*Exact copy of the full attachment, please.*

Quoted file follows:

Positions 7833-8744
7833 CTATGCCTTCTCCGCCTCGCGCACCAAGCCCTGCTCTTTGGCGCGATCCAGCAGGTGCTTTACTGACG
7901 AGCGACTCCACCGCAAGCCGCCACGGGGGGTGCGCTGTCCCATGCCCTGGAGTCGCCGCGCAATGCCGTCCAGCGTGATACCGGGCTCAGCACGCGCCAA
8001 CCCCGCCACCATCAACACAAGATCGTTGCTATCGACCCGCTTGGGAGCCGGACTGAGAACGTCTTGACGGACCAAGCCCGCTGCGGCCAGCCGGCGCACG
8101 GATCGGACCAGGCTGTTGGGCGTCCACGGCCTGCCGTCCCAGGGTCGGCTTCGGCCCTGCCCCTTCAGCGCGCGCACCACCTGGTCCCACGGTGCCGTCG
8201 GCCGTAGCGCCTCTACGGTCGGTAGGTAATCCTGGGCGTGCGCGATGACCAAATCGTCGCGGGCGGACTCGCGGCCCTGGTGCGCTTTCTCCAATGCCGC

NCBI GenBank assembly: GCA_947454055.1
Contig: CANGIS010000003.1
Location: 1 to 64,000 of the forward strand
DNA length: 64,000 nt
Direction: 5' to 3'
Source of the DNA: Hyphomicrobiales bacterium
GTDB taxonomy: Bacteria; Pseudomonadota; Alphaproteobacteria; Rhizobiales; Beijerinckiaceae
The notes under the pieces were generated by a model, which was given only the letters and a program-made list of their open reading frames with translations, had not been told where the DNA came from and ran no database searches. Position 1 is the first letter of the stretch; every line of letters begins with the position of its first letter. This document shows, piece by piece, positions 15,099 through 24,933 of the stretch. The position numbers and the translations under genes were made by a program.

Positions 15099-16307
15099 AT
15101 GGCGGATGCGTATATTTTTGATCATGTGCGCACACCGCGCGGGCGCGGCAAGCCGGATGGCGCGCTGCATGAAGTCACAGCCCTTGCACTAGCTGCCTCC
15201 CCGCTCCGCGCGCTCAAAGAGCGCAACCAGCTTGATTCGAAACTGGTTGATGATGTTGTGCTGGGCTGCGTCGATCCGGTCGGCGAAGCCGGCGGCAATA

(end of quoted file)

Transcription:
Positions 7833-8744
7833 CTATGCCTTCTCCGCCTCGCGCACCAAGCCCTGCTCTTTGGCGCGATCCAGCAGGTGCTTTACTGACG
7901 AGCGACTCCACCGCAAGCCGCCACGGGGGGTGCGCTGTCCCATGCCCTGGAGTCGCCGCGCAATGCCGTCCAGCGTGATACCGGGCTCAGCACGCGCCAA
8001 CCCCGCCACCATCAACACAAGATCGTTGCTATCGACCCGCTTGGGAGCCGGACTGAGAACGTCTTGACGGACCAAGCCCGCTGCGGCCAGCCGGCGCACG
8101 GATCGGACCAGGCTGTTGGGCGTCCACGGCCTGCCGTCCCAGGGTCGGCTTCGGCCCTGCCCCTTCAGCGCGCGCACCACCTGGTCCCACGGTGCCGTCG
8201 GCCGTAGCGCCTCTACGGTCGGTAGGTAATCCTGGGCGTGCGCGATGACCAAATCGTCGCGGGCGGACTCGCGGCCCTGGTGCGCTTTCTCCAATGCCGC

NCBI GenBank assembly: GCA_947454055.1
Contig: CANGIS010000003.1
Location: 1 to 64,000 of the forward strand
DNA length: 64,000 nt
Direction: 5' to 3'
Source of the DNA: Hyphomicrobiales bacterium
GTDB taxonomy: Bacteria; Pseudomonadota; Alphaproteobacteria; Rhizobiales; Beijerinckiaceae
The notes under the pieces were generated by a model, which was given only the letters and a program-made list of their open reading frames with translations, had not been told where the DNA came from and ran no database searches. Position 1 is the first letter of the stretch; every line of letters begins with the position of its first letter. This document shows, piece by piece, positions 15,099 through 24,933 of the stretch. The position numbers and the translations under genes were made by a program.

Positions 15099-16307
15099 AT
15101 GGCGGATGCGTATATTTTTGATCATGTGCGCACACCGCGCGGGCGCGGCAAGCCGGATGGCGCGCTGCATGAAGTCACAGCCCTTGCACTAGCTGCCTCC
15201 CCGCTCCGCGCGCTCAAAGAGCGCAACCAGCTTGATTCGAAACTGGTTGATGATGTTGTGCTGGGCTGCGTCGATCCGGTCGGCGAAGCCGGCGGCAATA